Friday, July 12, 2024

Purple Heart Hill: Valorous Actions of the Georgia National Guard’s 121st Infantry Regiment in Normandy

By Maj. William Carraway

Historian, Georgia National Guard


The 121st distinctive unit crest, map of Normandy, after action report and modern image of Hill 112. Photo by Maj. William Carraway

On July 4, the first Soldiers of the Georgia National Guard’s 121st Infantry Regiment splashed ashore on Utah Beach as part of the 8th Infantry Division.[1] Leaving their landing crafts, the troops marched 22 miles to an assembly area near Montebourg, north of Ste. Mere Eglise. The march was conducted in full combat gear in one of the hottest Julys on record. The march to, and assembly area in Montebourg, afforded the Soldiers their first view of the bocage country which would define their combat conditions for the next several weeks. The bocage consisted of open fields bordered by woodland and tangled natural walls of vegetation, perfect for the design of the defense. For weeks, allied forces had struggled to drive German defenders from behind the natural bulwarks of the bocage.


The 121st Infantry assembly area in the bocage country near Montebourg, France. Photo by Maj William Carraway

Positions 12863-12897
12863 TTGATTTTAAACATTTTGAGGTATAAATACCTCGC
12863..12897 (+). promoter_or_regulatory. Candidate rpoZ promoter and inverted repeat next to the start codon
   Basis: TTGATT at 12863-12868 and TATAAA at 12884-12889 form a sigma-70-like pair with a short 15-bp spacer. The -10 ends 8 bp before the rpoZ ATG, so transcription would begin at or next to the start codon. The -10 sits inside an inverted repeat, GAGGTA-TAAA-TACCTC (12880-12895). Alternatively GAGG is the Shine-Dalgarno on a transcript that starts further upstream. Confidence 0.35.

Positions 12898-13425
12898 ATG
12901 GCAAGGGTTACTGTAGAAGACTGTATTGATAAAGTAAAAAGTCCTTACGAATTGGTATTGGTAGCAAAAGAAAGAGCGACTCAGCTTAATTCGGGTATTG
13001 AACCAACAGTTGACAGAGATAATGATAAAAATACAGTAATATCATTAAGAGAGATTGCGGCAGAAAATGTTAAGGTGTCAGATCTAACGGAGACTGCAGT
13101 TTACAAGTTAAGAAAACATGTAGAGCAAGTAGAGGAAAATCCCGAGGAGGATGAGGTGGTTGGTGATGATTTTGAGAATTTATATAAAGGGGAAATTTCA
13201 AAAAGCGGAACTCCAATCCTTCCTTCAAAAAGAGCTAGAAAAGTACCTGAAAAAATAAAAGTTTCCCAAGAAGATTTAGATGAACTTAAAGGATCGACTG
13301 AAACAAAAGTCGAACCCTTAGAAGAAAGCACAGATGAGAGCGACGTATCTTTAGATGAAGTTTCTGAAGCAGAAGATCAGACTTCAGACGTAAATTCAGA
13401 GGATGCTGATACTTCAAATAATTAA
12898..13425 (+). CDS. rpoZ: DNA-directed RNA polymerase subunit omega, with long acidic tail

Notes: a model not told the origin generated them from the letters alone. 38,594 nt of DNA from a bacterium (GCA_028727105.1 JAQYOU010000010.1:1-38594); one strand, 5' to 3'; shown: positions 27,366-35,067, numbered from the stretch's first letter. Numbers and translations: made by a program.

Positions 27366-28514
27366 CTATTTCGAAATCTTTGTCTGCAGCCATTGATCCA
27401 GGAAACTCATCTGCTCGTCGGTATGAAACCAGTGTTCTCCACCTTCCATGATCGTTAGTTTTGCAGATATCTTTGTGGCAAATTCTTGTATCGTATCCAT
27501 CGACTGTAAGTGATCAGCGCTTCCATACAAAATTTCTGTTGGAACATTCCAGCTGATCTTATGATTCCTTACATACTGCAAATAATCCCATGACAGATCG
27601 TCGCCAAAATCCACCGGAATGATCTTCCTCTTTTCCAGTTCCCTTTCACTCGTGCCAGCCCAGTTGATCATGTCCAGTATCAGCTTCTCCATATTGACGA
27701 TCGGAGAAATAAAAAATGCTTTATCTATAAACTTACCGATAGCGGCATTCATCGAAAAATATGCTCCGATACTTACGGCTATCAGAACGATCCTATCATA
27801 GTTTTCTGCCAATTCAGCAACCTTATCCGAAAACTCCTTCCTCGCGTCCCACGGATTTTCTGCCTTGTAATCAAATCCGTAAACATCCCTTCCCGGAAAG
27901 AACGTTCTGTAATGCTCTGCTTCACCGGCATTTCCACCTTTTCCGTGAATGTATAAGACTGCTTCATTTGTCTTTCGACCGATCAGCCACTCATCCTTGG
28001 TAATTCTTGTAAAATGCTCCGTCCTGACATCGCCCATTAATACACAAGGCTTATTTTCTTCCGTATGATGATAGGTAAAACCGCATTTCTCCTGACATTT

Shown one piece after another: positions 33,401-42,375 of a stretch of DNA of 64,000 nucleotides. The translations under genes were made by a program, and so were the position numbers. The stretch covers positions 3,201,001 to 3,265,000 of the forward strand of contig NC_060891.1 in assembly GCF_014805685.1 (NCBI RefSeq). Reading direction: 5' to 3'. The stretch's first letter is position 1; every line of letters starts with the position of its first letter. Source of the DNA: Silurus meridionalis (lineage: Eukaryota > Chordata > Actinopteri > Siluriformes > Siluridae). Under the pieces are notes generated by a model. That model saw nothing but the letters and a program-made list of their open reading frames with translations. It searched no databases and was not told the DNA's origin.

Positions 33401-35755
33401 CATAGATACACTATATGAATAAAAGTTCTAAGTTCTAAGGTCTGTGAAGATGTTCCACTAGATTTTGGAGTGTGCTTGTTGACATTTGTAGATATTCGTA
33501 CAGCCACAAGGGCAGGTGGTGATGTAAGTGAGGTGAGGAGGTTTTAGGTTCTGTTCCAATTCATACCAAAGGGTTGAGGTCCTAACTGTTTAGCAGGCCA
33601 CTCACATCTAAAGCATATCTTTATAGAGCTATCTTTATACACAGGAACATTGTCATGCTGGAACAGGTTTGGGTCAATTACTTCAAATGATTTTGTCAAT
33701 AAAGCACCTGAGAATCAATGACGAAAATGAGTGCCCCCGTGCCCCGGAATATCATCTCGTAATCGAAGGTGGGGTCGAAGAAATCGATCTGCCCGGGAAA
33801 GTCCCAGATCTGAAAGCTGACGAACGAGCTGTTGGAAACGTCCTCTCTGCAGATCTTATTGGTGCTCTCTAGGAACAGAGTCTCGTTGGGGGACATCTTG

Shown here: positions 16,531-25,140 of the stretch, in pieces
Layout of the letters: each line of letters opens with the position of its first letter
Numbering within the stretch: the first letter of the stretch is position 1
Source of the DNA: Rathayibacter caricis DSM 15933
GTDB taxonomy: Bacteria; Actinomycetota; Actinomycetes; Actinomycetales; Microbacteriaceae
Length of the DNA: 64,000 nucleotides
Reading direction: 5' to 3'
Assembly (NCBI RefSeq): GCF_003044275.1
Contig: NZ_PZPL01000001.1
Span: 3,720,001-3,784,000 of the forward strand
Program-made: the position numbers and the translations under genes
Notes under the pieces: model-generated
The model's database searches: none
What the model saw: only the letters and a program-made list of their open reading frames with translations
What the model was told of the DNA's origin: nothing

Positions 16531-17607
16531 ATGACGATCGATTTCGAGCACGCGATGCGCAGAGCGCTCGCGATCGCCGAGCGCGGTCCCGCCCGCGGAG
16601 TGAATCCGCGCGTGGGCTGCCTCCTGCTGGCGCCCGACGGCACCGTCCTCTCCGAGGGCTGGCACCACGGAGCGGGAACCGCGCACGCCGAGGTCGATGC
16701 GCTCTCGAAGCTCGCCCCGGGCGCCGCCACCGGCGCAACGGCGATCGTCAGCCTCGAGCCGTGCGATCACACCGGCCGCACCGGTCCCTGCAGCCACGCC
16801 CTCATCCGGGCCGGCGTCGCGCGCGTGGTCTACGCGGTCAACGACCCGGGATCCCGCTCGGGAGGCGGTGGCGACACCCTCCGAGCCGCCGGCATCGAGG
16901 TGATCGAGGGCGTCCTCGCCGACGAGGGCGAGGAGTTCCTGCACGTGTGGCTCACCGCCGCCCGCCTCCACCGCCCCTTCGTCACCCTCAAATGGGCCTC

From Montebourg, the 121st was dispatched south to La Haye du Puits, where the U.S. VIII Corps was attempting to dislodge German forces and advance out of the swampy lowland terrain. The town stood athwart a crossroads that served as a key route of advance south for the American advance. South of Le Haye du Puits was the town of Lessay near the mouth of the Ay River. Ten kilometers to the east of Lessay lay the town of Periers. Three American divisions, the 79th, 82nd Airborne and 90th, had thus far been unable to effect a penetration of German lines and establish a crossing of the Ay. Arriving on July 8, the 8th Infantry Division was assigned as the main effort of the attack which would strike south from the east of La Haye du Puit and drive between Lessay and Periers.[2]